• The Snail and The Whale by Tall Stories: Internationally recognized for its exciting blend of storytelling theatre, original music and lots of laughs, Tall Stories brings to life the story of The Snail and the Whale (Recommended for grades PreK-2 and available through November 2021).

  • Stories of Oceania by the Honolulu Theatre for Youth: The Honolulu Theatre for Youth brings the story of Kapili, a student at a new school, who learns about respecting and honoring people of different cultures through the stories of his classmates in Stories of Oceania (Recommended for grades 3+ and available through November).


The engagement staff at Krannert Center is looking forward to bringing back live and in-person performances to the Krannert Center Youth Series in 2022.

Dance for People with Parkinson’s

In collaboration with the Mark Morris Dance Group, the Unity Parkinson’s Disease Support Group, Carle Clinic, and the Department of Dance at Illinois, Krannert Center developed the Dance for People with Parkinson’s workshop.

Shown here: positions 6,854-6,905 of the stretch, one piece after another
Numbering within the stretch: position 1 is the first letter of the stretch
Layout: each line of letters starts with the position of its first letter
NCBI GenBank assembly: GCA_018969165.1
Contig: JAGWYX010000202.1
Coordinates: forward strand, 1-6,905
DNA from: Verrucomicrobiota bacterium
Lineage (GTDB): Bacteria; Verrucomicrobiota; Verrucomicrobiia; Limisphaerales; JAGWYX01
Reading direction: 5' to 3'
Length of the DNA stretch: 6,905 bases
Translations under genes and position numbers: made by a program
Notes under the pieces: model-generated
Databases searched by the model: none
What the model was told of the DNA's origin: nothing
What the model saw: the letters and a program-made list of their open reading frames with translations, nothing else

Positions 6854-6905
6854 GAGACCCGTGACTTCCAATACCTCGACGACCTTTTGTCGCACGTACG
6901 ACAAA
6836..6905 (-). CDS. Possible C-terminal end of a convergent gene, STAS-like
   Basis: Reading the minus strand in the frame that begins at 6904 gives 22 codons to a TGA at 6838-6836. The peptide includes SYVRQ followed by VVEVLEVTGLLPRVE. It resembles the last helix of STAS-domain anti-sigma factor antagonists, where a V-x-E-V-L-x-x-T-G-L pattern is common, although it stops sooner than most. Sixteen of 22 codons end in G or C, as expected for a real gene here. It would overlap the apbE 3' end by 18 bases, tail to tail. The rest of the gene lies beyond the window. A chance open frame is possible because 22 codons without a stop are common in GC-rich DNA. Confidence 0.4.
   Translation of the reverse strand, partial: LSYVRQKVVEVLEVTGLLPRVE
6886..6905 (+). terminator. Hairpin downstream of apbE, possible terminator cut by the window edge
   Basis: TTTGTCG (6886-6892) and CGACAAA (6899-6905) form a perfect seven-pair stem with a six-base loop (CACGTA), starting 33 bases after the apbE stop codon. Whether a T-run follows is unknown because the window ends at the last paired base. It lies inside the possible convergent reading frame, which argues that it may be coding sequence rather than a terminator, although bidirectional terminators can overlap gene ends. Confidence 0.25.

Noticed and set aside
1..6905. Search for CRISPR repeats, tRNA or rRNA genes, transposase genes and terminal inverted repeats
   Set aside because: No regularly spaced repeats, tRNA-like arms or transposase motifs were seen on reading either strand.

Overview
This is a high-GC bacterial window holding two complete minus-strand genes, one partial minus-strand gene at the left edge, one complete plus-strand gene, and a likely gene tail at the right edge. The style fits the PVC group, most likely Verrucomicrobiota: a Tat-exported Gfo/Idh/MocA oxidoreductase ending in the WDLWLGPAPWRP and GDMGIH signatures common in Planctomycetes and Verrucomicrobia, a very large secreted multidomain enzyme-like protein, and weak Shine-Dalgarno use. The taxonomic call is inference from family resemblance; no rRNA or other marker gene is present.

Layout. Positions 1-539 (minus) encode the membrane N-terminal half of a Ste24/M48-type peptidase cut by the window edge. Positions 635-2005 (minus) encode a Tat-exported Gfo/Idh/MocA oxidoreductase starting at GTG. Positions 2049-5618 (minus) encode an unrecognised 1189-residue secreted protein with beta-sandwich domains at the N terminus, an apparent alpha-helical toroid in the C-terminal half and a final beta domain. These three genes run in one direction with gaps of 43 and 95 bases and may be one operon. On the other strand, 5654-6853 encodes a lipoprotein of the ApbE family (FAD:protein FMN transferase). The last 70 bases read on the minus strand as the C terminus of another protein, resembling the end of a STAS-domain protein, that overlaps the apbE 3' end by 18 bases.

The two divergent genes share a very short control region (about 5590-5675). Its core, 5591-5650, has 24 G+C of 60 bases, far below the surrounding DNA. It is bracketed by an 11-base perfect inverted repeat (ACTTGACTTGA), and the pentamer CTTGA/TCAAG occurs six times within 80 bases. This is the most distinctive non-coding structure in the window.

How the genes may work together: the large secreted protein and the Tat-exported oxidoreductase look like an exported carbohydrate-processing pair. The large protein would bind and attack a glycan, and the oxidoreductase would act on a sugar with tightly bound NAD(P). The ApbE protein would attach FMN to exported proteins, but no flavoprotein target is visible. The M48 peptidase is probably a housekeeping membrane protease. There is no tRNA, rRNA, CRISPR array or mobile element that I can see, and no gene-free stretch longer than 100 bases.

Led by Dance at Illinois instructors, Laura Chiaramonte and Kate Insolia, this workshop explores gentle movement in a safe, welcoming environment for those living with Parkinson’s. Set to uplifting, familiar music, this class provides a full-body workout that can assist with the preservation and improvement of balance, flexibility, and strength.


Since the pandemic, this monthly workshop has moved to Zoom and now offers the fellowship of communal dance from the comfort of your own home. The next Dance for People with Parkinson’s workshop will be held on December 3, 2021.


Parable Path CU

The Krannert Center and several Champaign-Urbana libraries have united to bring community members together for a compelling community reading of Octavia Butler’s Parable of the Sower.